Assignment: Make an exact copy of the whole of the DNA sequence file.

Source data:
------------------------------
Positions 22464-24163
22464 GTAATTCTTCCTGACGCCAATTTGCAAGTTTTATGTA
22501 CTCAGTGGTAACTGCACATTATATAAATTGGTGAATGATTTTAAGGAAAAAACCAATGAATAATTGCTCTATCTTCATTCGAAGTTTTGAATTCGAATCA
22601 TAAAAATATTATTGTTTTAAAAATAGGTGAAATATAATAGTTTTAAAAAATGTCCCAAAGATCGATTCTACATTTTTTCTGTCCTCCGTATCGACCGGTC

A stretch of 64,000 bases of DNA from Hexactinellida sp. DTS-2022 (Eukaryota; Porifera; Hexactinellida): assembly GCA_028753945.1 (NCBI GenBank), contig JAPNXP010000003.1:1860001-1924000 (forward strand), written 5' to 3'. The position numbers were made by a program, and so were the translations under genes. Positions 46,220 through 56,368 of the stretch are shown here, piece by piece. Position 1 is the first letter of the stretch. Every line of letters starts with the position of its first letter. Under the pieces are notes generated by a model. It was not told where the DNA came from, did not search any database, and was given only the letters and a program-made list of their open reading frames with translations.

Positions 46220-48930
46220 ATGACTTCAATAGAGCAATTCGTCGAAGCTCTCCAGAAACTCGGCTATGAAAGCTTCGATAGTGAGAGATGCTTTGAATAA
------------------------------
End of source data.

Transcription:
Positions 22464-24163
22464 GTAATTCTTCCTGACGCCAATTTGCAAGTTTTATGTA
22501 CTCAGTGGTAACTGCACATTATATAAATTGGTGAATGATTTTAAGGAAAAAACCAATGAATAATTGCTCTATCTTCATTCGAAGTTTTGAATTCGAATCA
22601 TAAAAATATTATTGTTTTAAAAATAGGTGAAATATAATAGTTTTAAAAAATGTCCCAAAGATCGATTCTACATTTTTTCTGTCCTCCGTATCGACCGGTC

A stretch of 64,000 bases of DNA from Hexactinellida sp. DTS-2022 (Eukaryota; Porifera; Hexactinellida): assembly GCA_028753945.1 (NCBI GenBank), contig JAPNXP010000003.1:1860001-1924000 (forward strand), written 5' to 3'. The position numbers were made by a program, and so were the translations under genes. Positions 46,220 through 56,368 of the stretch are shown here, piece by piece. Position 1 is the first letter of the stretch. Every line of letters starts with the position of its first letter. Under the pieces are notes generated by a model. It was not told where the DNA came from, did not search any database, and was given only the letters and a program-made list of their open reading frames with translations.

Positions 46220-48930
46220 ATGACTTCAATAGAGCAATTCGTCGAAGCTCTCCAGAAACTCGGCTATGAAAGCTTCGATAGTGAGAGATGCTTTGAATAA